This page will show you how to create API models when your service lives in a Docker container, or is started by Docker Compose, or runs in an environment like Amazon's Elastic Container Service. Docker networking can be difficult to get working correctly; we will show a few different options that allow Akita to see your API traffic. By default, one container cannot see traffic destined for another container, so special configuration is needed in Docker.
If you are running your application in Kubernetes, see Capturing Packet Traces in Kubernetes.
The following examples use
akita learnto create both a trace and an API model. If you only want to create a trace, you can use the
akita apidumpcommand instead.
We do not yet have official Windows support for the Akita CLI. While our users have gotten Akita to work as a container within the Windows Subsystem for Linux (WSL), it does not currently work to trace Windows APIs from a Docker container in WSL.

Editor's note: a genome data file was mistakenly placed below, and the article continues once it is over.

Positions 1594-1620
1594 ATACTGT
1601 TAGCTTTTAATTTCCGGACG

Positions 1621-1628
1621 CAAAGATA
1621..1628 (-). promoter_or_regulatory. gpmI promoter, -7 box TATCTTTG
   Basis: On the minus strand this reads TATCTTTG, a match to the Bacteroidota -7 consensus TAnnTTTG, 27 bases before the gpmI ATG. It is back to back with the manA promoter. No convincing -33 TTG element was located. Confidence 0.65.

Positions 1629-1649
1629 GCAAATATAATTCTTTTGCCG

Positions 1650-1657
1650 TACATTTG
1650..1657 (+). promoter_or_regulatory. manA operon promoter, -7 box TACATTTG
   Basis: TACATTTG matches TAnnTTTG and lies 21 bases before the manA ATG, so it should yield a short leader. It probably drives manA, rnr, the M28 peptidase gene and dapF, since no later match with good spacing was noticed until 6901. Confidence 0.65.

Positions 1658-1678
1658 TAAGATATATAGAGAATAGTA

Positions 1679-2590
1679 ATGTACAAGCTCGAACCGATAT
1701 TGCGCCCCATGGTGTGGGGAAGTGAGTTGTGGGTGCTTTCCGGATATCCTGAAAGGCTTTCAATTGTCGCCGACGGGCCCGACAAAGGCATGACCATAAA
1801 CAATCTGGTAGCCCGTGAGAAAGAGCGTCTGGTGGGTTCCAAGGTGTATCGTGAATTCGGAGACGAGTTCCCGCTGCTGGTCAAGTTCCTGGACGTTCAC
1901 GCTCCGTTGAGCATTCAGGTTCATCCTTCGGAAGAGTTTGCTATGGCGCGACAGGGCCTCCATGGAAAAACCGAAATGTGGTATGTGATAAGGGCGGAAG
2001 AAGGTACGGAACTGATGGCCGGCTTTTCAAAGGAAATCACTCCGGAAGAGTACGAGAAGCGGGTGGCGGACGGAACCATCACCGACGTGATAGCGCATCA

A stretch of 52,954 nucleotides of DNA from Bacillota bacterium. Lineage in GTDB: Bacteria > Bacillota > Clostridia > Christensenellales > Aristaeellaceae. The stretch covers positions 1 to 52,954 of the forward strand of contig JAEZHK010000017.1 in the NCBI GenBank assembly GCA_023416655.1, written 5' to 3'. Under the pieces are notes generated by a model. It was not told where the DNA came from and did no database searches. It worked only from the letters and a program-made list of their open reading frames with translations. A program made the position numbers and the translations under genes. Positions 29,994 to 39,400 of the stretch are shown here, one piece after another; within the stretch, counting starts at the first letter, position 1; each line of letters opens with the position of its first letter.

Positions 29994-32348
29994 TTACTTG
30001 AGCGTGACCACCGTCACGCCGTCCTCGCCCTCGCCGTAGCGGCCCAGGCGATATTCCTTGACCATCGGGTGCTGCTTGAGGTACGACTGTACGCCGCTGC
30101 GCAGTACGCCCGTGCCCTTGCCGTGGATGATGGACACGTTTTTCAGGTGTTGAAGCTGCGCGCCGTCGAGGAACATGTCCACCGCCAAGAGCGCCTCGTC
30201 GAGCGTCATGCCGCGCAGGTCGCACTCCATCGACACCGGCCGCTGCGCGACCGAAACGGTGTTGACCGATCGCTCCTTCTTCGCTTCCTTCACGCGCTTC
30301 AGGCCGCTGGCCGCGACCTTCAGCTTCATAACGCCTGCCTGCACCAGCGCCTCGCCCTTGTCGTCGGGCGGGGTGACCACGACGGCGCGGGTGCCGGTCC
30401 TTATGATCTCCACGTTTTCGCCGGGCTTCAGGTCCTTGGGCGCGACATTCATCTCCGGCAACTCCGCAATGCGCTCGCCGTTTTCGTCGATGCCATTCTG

This method is the most straightforward way of capturing a single container's network traffic. However, because it involves a separate "docker run" step, it cannot be used as part of a Docker Compose script. It will also not work if your container is connected only to an internal network.
Start your service first; this can be done through
docker run or
docker-compose as usual. Find the name of the container you want to monitor. Then, start the Akita CLI and specify that it should attach to that container's network stack:
docker run --rm --network container:your-container-name \ -e AKITA_API_KEY_ID=... \ -e AKITA_API_KEY_SECRET=... \ akitasoftware/cli:latest learn \ --service your-service-name --filter "port 80"